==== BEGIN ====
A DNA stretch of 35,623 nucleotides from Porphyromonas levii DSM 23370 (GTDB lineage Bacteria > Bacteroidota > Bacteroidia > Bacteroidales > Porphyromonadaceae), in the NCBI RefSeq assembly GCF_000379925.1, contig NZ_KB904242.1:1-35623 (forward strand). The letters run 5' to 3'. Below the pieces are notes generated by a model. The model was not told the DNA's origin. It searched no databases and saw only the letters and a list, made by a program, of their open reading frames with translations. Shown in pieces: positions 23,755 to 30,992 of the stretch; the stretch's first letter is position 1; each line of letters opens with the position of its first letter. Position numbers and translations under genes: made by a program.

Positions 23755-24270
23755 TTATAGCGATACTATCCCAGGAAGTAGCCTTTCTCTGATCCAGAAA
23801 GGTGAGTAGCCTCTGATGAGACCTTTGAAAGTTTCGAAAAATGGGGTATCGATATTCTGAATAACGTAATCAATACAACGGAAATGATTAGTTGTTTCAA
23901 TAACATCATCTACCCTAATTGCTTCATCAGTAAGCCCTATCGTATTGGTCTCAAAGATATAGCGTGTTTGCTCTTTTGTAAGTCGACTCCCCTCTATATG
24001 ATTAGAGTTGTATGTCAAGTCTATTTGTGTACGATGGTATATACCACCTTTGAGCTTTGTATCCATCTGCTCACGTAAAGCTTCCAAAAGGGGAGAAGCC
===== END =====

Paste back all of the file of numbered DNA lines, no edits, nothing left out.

A DNA stretch of 35,623 nucleotides from Porphyromonas levii DSM 23370 (GTDB lineage Bacteria > Bacteroidota > Bacteroidia > Bacteroidales > Porphyromonadaceae), in the NCBI RefSeq assembly GCF_000379925.1, contig NZ_KB904242.1:1-35623 (forward strand). The letters run 5' to 3'. Below the pieces are notes generated by a model. The model was not told the DNA's origin. It searched no databases and saw only the letters and a list, made by a program, of their open reading frames with translations. Shown in pieces: positions 23,755 to 30,992 of the stretch; the stretch's first letter is position 1; each line of letters opens with the position of its first letter. Position numbers and translations under genes: made by a program.

Positions 23755-24270
23755 TTATAGCGATACTATCCCAGGAAGTAGCCTTTCTCTGATCCAGAAA
23801 GGTGAGTAGCCTCTGATGAGACCTTTGAAAGTTTCGAAAAATGGGGTATCGATATTCTGAATAACGTAATCAATACAACGGAAATGATTAGTTGTTTCAA
23901 TAACATCATCTACCCTAATTGCTTCATCAGTAAGCCCTATCGTATTGGTCTCAAAGATATAGCGTGTTTGCTCTTTTGTAAGTCGACTCCCCTCTATATG
24001 ATTAGAGTTGTATGTCAAGTCTATTTGTGTACGATGGTATATACCACCTTTGAGCTTTGTATCCATCTGCTCACGTAAAGCTTCCAAAAGGGGAGAAGCC